Do you have an excellent idea for a website? This flowchart will tell you whether you have everything you need to make it a reality. (posted by digital talent agency Vitamin T – which explains all the web developer brown nosing – hehe.)
A well thought out flowchart from the US Air Force on communication strategies for responding to blog posts and comments.
Pharmaceutical company Pfizer adapted the Air Force’s version for their own use:
Either of which are preferable to the the instinctual response:
From an article over at Wired about why they keep getting cheaper. (via)
Over 5000 per second. (via)
Less depressing, the same flickr feed also has cool video of tweets per second on New Year’s Eve 2010 – you can watch midnight travel around the globe.
Gartner regularly maps out technology markets’ competitiveness – with one quadrant on their chart being “magic”. Well, this time they’ve mapped out Magicians. Thanks to Linda Smith for the link!
$480 million of revenue. Each box is a Groupon deal. The colors identify the city. Width (price) times height (number sold) equals area (revenue). Roll over any deal to see what it was for — lots of weird stuff in there.
Yahoo labs examined over 40 million likes on 45 different news/blog sites to see what people are interested in. The most popular article: “Why Chinese Mothers are Superior”; “New Zodiac Signs” was #2. Yes, this means our civilization is doomed, but in the meantime there are some interesting findings about articles’ social popularity and lifespans, and recommendations for more efficient social marketing (barf). Below are word clouds for the New York Times and Engadget – colors indicate how many likes the word received, size indicates how many articles the word appeared in. They have similar clouds for 27 different sites. (via Data Pointed)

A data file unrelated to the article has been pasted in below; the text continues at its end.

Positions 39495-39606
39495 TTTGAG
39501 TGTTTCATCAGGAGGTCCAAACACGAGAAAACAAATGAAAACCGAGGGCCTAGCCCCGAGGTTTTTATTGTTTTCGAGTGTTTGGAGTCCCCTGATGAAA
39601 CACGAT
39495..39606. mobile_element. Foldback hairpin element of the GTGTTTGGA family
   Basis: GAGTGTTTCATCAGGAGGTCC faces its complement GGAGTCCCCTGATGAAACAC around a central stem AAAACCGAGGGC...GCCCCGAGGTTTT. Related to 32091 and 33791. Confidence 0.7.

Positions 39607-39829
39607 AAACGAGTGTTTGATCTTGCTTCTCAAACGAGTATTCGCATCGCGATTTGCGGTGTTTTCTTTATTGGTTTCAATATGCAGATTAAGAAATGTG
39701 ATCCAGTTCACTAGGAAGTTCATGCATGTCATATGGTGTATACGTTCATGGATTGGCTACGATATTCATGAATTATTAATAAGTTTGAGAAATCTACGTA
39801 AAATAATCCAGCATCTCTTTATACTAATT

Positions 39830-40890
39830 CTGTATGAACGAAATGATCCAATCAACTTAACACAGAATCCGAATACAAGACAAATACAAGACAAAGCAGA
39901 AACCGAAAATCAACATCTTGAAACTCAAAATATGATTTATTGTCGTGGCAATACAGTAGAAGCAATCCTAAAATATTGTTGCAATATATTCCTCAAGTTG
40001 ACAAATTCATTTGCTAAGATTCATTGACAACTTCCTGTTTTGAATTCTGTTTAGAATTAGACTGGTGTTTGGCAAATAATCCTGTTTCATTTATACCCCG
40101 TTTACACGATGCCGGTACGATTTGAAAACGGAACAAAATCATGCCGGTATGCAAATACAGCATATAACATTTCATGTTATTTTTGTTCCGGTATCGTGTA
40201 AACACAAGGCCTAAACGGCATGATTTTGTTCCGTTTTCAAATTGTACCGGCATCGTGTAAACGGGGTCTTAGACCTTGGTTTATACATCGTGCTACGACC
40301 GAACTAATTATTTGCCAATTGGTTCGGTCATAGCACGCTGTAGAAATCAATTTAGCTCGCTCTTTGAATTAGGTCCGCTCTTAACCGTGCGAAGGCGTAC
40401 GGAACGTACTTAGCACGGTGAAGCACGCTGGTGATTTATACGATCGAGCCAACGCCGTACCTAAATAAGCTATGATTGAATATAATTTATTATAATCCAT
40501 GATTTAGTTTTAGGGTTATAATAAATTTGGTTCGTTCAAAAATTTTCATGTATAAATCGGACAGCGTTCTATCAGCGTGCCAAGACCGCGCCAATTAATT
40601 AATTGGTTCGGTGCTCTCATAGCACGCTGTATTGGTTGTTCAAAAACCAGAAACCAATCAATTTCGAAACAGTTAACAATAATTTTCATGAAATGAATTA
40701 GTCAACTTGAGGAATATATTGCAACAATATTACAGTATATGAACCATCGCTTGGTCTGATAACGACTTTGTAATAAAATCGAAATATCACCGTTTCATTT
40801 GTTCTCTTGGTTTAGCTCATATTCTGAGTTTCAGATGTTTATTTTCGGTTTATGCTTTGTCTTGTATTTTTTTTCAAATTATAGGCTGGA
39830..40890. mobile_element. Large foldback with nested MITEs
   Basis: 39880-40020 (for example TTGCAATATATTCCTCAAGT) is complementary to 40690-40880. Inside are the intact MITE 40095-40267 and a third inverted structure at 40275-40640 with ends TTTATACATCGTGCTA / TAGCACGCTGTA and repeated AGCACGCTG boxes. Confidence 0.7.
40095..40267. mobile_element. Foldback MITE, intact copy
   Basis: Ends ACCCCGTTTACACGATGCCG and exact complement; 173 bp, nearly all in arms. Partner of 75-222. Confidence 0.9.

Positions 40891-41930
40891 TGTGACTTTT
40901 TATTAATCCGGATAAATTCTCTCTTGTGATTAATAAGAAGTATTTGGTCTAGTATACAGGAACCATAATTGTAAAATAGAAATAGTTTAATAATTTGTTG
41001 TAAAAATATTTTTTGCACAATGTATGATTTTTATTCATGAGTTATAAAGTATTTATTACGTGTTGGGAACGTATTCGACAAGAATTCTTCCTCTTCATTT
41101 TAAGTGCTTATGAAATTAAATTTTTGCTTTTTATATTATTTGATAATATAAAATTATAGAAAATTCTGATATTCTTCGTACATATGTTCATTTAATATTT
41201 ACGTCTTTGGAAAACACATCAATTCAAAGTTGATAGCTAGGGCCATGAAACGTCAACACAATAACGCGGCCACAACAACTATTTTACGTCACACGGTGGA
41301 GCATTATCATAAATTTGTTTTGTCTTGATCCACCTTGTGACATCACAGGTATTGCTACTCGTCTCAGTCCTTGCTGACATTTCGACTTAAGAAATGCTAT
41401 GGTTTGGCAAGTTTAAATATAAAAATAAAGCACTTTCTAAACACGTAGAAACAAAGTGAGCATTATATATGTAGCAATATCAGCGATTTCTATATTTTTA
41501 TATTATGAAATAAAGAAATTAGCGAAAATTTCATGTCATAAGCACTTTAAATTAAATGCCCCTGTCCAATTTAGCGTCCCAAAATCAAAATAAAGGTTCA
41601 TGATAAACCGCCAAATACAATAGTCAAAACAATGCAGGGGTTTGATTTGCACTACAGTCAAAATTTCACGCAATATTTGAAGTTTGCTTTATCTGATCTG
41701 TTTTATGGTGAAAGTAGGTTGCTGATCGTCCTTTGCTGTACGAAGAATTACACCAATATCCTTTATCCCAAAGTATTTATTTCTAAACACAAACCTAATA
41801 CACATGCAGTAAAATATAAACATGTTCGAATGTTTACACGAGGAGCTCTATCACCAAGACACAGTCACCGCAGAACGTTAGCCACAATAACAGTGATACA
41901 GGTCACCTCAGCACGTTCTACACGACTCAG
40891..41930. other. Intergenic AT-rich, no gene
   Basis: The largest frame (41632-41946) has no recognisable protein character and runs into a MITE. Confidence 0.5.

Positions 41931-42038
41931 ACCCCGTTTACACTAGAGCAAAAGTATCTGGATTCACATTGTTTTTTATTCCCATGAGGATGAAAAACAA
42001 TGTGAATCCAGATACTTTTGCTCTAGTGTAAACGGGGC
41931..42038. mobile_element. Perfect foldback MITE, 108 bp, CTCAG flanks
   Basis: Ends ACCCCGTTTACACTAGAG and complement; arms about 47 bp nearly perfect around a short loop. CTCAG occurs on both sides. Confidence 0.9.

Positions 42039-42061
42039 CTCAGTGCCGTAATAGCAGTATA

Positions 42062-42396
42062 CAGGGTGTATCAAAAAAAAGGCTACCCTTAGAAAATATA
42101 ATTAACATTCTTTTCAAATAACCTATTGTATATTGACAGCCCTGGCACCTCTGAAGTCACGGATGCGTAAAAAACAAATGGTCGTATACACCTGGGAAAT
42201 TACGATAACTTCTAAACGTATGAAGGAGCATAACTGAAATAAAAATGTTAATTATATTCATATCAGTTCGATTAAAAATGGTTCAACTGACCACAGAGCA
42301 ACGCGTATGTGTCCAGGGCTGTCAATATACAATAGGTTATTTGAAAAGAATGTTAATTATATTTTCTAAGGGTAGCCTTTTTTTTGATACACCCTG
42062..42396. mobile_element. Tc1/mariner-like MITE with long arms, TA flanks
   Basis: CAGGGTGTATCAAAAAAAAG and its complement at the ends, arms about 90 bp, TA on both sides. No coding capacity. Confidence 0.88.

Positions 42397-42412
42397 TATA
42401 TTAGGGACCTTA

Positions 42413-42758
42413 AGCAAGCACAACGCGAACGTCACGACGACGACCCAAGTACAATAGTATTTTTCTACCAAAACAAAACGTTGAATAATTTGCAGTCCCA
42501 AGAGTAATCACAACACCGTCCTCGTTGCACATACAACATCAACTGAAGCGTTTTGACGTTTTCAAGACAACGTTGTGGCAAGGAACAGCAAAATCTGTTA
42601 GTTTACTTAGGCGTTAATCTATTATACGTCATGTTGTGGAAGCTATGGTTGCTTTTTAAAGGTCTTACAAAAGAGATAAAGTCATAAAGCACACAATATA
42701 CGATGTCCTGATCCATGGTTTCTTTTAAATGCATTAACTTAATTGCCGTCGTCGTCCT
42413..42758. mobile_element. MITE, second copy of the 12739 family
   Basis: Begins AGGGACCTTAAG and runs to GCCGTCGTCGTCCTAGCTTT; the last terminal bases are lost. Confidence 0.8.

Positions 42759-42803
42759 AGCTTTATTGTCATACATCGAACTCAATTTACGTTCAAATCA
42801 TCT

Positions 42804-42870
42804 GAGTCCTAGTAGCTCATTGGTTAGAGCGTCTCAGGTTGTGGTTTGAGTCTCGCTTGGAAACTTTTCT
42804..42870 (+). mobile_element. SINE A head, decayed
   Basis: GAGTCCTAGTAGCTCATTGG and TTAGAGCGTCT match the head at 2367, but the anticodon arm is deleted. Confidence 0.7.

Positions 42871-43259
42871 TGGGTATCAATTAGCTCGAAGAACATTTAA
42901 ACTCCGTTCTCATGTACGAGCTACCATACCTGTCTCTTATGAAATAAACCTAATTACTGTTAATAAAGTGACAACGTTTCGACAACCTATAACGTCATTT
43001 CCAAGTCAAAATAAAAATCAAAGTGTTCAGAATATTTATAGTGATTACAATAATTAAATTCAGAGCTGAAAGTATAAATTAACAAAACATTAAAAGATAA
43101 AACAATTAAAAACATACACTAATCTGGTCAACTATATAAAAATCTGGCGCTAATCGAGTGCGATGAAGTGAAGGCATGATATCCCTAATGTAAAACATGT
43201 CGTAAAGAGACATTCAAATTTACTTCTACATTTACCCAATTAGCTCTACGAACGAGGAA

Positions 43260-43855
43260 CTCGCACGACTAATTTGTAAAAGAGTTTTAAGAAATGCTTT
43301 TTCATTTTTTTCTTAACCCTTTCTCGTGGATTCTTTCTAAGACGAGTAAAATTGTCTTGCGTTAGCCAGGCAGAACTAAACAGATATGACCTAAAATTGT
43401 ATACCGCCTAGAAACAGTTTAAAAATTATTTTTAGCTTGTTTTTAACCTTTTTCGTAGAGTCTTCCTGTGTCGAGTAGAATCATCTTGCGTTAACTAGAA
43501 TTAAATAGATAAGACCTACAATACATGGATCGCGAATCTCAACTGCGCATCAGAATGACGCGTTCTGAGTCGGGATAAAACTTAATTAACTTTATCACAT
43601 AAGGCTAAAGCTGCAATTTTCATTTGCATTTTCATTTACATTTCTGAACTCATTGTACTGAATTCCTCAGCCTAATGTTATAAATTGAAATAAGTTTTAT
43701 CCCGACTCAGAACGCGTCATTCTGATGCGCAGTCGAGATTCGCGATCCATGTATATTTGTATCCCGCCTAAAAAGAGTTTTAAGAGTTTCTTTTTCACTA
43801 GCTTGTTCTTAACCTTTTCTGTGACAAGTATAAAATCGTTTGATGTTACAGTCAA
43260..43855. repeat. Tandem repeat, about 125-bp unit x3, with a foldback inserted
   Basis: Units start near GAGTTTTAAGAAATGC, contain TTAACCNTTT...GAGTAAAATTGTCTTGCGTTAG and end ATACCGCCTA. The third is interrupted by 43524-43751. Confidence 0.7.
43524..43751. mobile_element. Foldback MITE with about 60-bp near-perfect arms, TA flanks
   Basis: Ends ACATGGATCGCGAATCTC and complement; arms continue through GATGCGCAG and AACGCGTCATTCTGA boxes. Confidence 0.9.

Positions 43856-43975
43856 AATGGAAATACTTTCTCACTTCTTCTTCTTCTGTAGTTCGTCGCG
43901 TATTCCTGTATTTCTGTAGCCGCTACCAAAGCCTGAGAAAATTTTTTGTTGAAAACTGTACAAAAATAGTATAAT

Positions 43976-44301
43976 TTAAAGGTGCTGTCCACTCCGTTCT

Chart of average article social lifespans:
A friend posts that they are pregnant, what should your comment be?
Daniel Huffman filtered 1.5 million tweets from March and April 2010 and mapped the rate of profanity across America. (via; note: the link below is to a 12mb pdf file)
It’s surprising to me how often the organizations who create the data are so rarely the ones who take the time to visualize it properly <cough! US Government Cough!>. However in the below example TV habit watchdog nielsen has done a fine job of summing up the television and mobile phone markets. (via)
A very cool look at the cost and popularity of gadgets since the 1980s – covering phones, computers, TV, video, and audio. You can clearly see the “digital revolution” start around 2000, killing off earlier technologies; it’s also interesting to see the cost of any gizmo fall over time (the circles get smaller). By Alicia Parlapiano for the Washington post. (related article)
An addictive collection of beautiful charts, graphs, maps, and interactive data visualization toys -- on topics from around the world.